Visual acuity apps aren’t even in the ballpark of comparability to in-person refractions, but new research that analyzed 24 currently available platforms suggests three that seem to perform the best if an office visit isn’t feasible.
“A growing number of ophthalmic health tool apps are available for both patients and clinicians, which may address the increasing demand for eye care in the future. As they are a relatively new form of technology, they are not without disadvantages,” the research team from the UK wrote in their paper.
Compared with traditional VA testing that relies on printed optotypes, smartphone apps suffer from a range of variables that can influence the accuracy of results. This includes screen size, aspect ratio, pixel density, contrast and screen brightness, the study noted.
With these limitations in mind, here are the three apps the authors said would be suitable for clinical practice:
Peek Acuity (Peek Vision): The standalone app measures VA using the tumbling E test and includes an interactive guide on proper usage. The app begins by measuring VA monocularly at a 2m distance. The optotype decreases in size as the patient correctly identifies its direction until the final VA is reached. If the patient is unable to identify the direction of the optotype at 2m, the user is prompted to decrease the test distance to 1m. If the patient fails to identify the optotype at 1m, the user is instructed to decrease the test distance to 30cm. The app offers two additional prompts corresponding to decrease VA, including a moving target, and ability to perceive the phone’s torchlight. Final VA is expressed as logMAR (0.0), and this can be switched to Snellen metric (6/6) or Snellen imperial (20/20). Peek Acuity has been clinically validated and shown to produce accurate and repeatable acuity measurement compared with conventional acuity charts in peer-reviewed research, the researchers noted.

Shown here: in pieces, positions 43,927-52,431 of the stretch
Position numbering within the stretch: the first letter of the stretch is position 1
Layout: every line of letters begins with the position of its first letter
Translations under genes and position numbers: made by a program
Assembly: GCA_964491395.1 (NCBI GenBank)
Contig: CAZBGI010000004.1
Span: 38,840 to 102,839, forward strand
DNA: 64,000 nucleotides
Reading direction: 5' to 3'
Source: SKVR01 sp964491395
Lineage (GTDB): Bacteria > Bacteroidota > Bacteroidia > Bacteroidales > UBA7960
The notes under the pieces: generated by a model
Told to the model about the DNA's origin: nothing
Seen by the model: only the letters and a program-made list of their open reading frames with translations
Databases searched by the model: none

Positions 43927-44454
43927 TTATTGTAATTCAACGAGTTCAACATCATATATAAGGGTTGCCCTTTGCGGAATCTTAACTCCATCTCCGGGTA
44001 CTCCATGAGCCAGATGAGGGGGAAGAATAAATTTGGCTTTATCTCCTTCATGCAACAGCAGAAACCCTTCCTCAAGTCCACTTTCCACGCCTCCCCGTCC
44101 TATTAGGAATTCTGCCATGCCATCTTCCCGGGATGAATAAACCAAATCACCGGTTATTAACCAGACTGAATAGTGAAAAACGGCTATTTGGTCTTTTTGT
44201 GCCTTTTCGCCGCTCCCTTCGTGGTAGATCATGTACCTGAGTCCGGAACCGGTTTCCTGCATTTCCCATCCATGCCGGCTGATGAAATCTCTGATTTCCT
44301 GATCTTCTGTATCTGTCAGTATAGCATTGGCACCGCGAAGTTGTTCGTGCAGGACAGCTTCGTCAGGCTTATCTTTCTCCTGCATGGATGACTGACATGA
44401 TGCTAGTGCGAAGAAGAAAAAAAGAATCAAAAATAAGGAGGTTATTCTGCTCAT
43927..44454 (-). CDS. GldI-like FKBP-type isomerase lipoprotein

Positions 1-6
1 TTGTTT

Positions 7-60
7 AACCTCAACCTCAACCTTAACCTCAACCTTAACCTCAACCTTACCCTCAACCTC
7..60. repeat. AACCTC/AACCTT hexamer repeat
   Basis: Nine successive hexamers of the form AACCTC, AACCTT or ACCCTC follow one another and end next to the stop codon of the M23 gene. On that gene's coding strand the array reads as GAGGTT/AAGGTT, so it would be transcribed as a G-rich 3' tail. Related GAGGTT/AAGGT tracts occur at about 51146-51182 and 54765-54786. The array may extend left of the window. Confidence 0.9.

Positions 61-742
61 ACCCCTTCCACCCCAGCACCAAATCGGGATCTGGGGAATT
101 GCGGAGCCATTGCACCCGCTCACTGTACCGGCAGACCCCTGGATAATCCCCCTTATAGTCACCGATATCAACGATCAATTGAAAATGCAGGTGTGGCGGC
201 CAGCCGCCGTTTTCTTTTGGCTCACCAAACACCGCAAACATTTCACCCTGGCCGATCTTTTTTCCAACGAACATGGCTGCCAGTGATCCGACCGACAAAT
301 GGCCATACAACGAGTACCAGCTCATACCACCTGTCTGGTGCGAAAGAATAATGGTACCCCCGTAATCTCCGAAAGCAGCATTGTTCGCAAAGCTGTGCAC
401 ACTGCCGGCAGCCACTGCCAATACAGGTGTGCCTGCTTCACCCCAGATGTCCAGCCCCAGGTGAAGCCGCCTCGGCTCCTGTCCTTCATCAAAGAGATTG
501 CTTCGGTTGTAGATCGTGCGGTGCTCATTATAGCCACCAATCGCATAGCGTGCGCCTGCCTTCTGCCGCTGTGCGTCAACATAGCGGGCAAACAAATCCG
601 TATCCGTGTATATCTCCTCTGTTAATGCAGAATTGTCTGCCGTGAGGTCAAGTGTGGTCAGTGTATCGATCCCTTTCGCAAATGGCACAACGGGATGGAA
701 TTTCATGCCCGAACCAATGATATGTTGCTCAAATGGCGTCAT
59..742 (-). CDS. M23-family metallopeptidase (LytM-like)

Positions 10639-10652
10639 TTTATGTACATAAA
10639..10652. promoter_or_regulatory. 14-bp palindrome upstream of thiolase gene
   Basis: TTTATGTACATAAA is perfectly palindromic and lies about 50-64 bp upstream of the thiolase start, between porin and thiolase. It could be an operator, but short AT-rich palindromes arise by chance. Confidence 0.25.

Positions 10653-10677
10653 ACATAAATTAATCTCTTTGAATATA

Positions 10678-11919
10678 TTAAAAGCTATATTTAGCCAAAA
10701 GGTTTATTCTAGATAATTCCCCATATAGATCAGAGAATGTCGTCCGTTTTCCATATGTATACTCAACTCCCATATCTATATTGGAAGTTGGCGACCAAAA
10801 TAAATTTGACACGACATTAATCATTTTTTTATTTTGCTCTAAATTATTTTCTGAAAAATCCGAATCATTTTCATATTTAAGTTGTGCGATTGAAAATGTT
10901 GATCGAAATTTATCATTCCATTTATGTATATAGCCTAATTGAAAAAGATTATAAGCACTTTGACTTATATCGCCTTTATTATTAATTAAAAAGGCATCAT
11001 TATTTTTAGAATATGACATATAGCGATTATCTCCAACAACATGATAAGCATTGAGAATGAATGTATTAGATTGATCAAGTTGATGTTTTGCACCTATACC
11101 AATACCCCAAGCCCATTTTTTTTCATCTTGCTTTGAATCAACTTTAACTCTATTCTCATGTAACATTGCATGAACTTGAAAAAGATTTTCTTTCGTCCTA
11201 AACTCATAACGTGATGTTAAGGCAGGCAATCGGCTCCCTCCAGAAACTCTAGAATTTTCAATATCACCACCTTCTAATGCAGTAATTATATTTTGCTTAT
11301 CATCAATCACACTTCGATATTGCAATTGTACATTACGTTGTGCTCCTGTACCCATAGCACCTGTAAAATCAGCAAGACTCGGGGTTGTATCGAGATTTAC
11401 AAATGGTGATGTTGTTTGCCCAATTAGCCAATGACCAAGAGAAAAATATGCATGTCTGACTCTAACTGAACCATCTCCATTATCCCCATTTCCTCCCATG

Peek Acuity Pro (Peek Vision): The Pro version of the app is a CE-registered, class 1, medical device available in certain countries, and both versions (Peek Acuity and Peek Acuity Pro) are available for free on the Google Store. The two apps have methods for calibrating both optotype size and brightness. The limitation of these two apps is the inability for users to self-test since the test requires a second person to act as the device operator. In the context of ophthalmic telehealth consults, this would limit the suitability of the app to patients living with friends or family members who can accurately operate the device, the authors noted.
LooC–Mobile eye test (LooC GmbH): When testing near vision, the calibration stage involves using a mirror and the phone’s front facing camera to estimate the user’s interpupillary distance, which takes around 30 seconds to complete. The app uses a phone’s front facing camera and face-detection to determine the distance the device is being held from the face when measuring near VA, using the Ladolt C or tumbling E optotype. The testing process involves the user identifying the direction of the optotype of increasing or decreasing size depending on the user response. This is a test of monocular VA, and acuity is presented as a Snellen imperial.
This novel technique of calibration has not been employed by any of the other apps tested; however, there are some inherent limitations, investigators said. The method relies on detecting facial landmarking, which varies greatly depending on the optics of the camera being used, most notably the focal length. Additionally, the LooC–Mobile eye test hasn’t been clinically validated. Still, the app has been created according to the International Organization for Standardization standards for VA testing and has been implemented in individual ophthalmology clinics in Berlin with good results, the researchers said.
The investigative team started their study by conducting a systemic search for VA testing apps on the Google Play and Apple App stores. They narrowed it down to 16 apps (67%) that tested near vision, five (21%) that measured distance vision and three (13%) that offered both. Out of the 24 apps, only five (21%) offered a method of calibration of optotype size, while the three previously mentioned (13%) demonstrated evidence of clinical validation.
More work is needed in vision testing smartphone applications, including the clinical validation of individual apps, improved governance of health apps and cohort management systems for the integration of these programs into existing care pathways, the study suggested.
Kawamoto K, Stanojcic N, Olivia JP, Thomas PBM. Visual acuity apps for rapid integration in teleconsultation services in all resource settings: a review. Asia Pac J Ophthalmol. February 9, 2021. [Epub ahead of print].